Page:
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What Could Hinder Natural Gas’s Recovery?

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Natural gas futures

On December 19, 2017, natural gas (UNG) (FCG) January 2018 futures fell 1.9%. On the same day, natural gas futures closed at $2.69 per MMBtu (million British thermal units)—just ~5.1% above their lowest closing price of 2017.

Oversupply concerns have dominated natural gas prices in the last few trading sessions. According to the EIA’s DPR (Drilling Productivity Report) released on December 18, natural gas production from the seven shale regions could rise to ~63.0 Bcf (billion cubic feet) per day in January 2018.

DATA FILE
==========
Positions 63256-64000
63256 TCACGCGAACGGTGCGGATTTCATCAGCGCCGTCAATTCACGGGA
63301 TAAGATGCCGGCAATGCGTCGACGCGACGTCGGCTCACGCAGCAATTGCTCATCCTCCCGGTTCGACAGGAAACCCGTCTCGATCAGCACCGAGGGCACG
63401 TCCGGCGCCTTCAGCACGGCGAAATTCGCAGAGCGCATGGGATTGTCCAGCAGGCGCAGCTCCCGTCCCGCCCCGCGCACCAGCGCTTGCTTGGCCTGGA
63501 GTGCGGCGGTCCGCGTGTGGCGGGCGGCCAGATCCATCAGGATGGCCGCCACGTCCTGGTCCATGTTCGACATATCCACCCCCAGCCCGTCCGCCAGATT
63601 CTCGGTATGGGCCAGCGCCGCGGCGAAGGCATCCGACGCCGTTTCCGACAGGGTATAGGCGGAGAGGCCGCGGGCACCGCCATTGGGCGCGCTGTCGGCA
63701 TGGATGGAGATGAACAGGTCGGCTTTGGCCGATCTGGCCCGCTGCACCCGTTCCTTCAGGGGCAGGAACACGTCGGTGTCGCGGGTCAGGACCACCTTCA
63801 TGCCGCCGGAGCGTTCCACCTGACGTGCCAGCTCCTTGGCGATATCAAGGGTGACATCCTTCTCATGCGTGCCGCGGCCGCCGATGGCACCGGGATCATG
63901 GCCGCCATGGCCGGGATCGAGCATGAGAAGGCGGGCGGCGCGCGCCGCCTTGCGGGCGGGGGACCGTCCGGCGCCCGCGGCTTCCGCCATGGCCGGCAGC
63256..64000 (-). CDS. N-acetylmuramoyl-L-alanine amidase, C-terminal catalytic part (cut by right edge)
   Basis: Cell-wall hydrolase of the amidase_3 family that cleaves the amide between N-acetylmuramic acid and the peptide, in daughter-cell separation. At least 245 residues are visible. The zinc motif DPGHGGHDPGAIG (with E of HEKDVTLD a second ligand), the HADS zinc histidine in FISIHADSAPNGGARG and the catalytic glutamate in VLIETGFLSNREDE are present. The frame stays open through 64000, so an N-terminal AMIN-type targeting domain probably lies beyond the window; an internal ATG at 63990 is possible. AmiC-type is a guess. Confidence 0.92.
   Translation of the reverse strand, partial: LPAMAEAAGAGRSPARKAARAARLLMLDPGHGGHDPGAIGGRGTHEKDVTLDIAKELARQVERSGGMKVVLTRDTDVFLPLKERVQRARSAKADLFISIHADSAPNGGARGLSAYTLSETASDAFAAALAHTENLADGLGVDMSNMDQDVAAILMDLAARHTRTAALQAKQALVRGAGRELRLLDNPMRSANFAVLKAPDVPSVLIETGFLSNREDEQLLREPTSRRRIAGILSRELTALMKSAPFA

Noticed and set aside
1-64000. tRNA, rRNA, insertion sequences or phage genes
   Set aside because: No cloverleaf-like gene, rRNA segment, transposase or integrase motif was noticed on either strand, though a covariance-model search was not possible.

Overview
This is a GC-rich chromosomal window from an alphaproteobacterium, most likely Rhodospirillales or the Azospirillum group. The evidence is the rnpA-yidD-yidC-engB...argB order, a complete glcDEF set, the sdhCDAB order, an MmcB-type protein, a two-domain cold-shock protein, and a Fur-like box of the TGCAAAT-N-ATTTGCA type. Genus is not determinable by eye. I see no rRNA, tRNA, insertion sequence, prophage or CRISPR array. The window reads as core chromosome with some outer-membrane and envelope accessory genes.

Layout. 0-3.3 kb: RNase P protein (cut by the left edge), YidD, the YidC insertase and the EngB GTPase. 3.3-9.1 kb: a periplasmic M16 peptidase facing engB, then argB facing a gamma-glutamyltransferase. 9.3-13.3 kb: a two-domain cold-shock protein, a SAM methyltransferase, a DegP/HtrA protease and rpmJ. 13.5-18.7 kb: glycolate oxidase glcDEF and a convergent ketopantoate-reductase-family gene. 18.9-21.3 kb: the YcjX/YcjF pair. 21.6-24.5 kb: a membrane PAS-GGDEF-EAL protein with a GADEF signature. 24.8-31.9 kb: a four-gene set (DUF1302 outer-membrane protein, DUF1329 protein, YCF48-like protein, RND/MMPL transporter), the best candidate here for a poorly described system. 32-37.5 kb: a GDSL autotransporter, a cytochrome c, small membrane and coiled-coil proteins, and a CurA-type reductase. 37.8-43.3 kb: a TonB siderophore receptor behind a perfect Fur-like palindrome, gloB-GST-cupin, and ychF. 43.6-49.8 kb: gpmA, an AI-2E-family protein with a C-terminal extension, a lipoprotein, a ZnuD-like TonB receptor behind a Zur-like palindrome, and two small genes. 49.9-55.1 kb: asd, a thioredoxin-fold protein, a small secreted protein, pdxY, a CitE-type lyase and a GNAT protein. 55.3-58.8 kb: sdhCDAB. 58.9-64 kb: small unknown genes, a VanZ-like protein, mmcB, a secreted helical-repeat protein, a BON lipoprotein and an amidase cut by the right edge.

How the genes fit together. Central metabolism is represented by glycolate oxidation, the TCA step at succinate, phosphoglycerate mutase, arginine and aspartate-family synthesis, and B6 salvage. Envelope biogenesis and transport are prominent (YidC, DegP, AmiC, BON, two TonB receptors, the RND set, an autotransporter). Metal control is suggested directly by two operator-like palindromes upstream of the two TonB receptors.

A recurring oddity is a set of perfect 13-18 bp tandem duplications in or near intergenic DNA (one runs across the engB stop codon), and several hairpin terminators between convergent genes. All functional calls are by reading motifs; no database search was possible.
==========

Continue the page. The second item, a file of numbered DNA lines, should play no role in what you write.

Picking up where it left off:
This production level is ~15.5 Bcf per day more than in January 2017—a 32.6% rise in the span of just one year. This could be a hindrance to any recovery in natural gas prices. We will discuss the natural gas supply situation in the next part of this series.

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Between December 12 and December 19, 2017, the S&P 500 Index (SPY) and the Dow Jones Industrial Average Index (DIA) might have overlooked the small recovery in natural gas prices with a 0.7% and 1.0% rise, respectively, close to record levels. Over the same period, US crude oil (USO) February futures rose 0.7%.

Moving averages

On December 19, natural gas active futures were 6.7%, 8.7%, 8.6%, and 10.7% below their 20-day, 50-day, 100-day, and 200-day moving averages, respectively. Moreover, the 50-day moving average was 2.2% below the 200-day moving average. These are all bearish signals for natural gas prices.

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